Environmental Justice: What's EPA's Plan?

Administrator Lisa P. Jackson says all people deserve clean communities. Here's what she's done.

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In a cavernous ballroom at Washington, D.C.'s convention center last Friday, nearly 2,000 guests gathered for the "Women Who Dare to Dream" luncheon honoring women of the civil rights movement. Originally planned as a lead-up to the postponed Dr. Martin Luther King, Jr. National Memorial dedication, the glittering affair featured remarks and performances from civil rights activist Myrlie Evers-Williams, poet Maya Angelou, farmworkers activist Dolores Huerta, singer Lalah Hathaway and Bernice King. Also on the program: Environmental Protection Agency Administrator Lisa P. Jackson, who spoke of how the civil rights movement informs her work.

"The struggle began fighting against obvious injustice -- 'Whites Only' signs and terrible racial violence. Today the struggle continues in the fight against things that are harder to see -- disparities in economic opportunity, achievement gaps in our schools, deeply ingrained institutional prejudices," Jackson said during her turn at the podium.

"The environmental movement took shape in much the same way, with people organizing against obvious issues like rivers so polluted they were literally catching on fire. After years of progress, we are fighting challenges that are harder to see -- invisible toxins in our water and air, or disparities between rich and poor in the burden of environmental degradation."

It is this challenge of upholding environmental justice -- the fair treatment of all communities when it comes to protection from environmental and health hazards -- that Jackson has taken on from her first day on the job in 2009. Yet when decades of decision making and neglect have left mostly poor and minority communities with an overwhelmingly disproportionate share of landfills, nuclear waste, factories, polluted air and contaminated water, it will take quite some time getting there.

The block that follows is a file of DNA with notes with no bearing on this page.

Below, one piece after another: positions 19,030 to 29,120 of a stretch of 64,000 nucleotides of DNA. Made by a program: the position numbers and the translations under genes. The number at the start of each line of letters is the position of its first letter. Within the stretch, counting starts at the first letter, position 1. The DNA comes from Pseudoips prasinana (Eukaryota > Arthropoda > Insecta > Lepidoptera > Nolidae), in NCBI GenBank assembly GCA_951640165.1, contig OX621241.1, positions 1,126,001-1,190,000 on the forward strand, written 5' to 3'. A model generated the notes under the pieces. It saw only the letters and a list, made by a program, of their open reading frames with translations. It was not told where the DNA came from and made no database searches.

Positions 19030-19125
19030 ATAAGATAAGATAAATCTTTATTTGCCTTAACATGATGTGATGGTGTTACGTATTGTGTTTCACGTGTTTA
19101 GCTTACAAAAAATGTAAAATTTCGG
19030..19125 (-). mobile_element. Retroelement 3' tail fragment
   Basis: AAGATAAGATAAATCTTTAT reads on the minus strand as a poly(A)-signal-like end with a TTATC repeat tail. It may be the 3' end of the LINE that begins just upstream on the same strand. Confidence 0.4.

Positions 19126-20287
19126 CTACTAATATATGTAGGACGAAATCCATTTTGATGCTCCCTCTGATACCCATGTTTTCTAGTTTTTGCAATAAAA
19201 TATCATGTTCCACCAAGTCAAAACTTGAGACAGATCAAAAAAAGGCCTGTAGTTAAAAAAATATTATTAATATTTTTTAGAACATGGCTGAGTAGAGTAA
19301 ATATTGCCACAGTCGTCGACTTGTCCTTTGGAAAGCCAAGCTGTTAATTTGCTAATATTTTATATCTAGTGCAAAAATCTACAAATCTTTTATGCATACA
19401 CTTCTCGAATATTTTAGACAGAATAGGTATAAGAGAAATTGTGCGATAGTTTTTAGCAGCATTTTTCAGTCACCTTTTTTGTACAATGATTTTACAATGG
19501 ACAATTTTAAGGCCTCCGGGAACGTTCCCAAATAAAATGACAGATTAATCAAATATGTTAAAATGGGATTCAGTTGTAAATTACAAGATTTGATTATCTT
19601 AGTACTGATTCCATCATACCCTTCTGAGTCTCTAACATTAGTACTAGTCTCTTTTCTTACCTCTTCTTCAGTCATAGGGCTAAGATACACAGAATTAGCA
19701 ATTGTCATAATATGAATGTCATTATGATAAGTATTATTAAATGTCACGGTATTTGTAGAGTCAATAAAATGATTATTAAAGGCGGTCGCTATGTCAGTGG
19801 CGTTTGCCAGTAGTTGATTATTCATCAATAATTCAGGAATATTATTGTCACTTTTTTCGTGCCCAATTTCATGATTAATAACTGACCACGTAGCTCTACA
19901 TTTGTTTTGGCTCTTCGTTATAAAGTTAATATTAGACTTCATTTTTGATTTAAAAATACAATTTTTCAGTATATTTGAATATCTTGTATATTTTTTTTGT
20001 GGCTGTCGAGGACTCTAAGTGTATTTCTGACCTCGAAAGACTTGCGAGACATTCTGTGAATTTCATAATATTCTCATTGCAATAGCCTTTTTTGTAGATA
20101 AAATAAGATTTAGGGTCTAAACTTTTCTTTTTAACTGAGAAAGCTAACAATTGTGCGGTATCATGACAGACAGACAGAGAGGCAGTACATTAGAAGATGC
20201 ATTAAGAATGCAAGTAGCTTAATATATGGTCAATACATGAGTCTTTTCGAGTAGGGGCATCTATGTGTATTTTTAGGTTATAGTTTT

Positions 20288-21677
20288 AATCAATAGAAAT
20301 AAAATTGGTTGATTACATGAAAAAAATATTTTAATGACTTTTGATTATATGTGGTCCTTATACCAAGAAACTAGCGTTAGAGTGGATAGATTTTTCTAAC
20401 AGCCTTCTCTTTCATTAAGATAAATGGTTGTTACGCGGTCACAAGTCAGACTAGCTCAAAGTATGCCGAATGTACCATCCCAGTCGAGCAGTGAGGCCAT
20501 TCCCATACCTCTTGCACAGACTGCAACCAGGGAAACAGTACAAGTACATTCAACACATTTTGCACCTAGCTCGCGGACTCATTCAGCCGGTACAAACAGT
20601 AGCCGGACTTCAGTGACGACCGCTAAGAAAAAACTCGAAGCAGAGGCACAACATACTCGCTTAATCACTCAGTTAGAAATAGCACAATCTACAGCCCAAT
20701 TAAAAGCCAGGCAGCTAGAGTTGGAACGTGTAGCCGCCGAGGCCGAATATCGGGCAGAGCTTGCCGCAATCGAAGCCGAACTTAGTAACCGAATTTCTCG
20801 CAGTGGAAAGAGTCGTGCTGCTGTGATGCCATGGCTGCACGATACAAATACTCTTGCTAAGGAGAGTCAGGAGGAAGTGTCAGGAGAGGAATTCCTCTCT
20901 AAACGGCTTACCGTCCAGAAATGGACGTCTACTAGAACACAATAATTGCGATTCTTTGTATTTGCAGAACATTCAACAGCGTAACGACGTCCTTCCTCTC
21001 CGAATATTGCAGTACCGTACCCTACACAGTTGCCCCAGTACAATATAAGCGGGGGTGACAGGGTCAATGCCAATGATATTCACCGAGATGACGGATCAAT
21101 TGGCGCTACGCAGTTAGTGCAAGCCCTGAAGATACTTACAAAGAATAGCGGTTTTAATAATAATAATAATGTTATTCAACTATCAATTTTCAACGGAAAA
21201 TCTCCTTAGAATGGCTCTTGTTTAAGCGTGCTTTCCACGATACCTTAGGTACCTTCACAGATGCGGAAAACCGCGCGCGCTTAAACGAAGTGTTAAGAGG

Under Jackson's watch, the EPA has introduced new regulations to reduce emissions of carbon dioxide from power plants, factories and cars; added dozens of new federal regulators to crack down on industries that don't comply with environmental laws; and appointed a senior adviser for environmental justice. To help Americans understand how these issues affect their health, she and other EPA officials have also traveled around the country to forums and town halls, talking with and listening to communities that carry most of the burden.

Jackson briefly spoke to The Root about some of the results of her environmental-justice efforts. Here the Cabinet member and Princeton-trained chemical engineer shares new air and water initiatives; how she can't "wave a magic wand" for overnight change; and why we shouldn't count out the importance of organized, empowered communities.

The Root: You've framed your work as a civil rights issue, but it can be hard for people to get passionate about things like regulating carbon dioxide and testing the quality of streams and rivers. How would you rate your success in trying to get more African Americans to care and participate?

Lisa P. Jackson: I think we have made great progress, and we've done it at a time when people would like to argue that no one cares because they're worried about the economy. And yet we've seen community after community saying, "Of course we want jobs and economic prosperity, but we know what happens if someone's not there to protect our health, air and water at the same time."

It's been a two-way street. We are spending more time at EPA speaking to communities of color about these issues, but we are also spending more time listening and trying to incorporate their unique point of view into the issues we deal with.

TR: Last year you joined the Congressional Black Caucus for a multicity tour of communities burdened by environmental hazards, and promised to follow up with an action plan for each stop. What were some measurable changes that came as a result?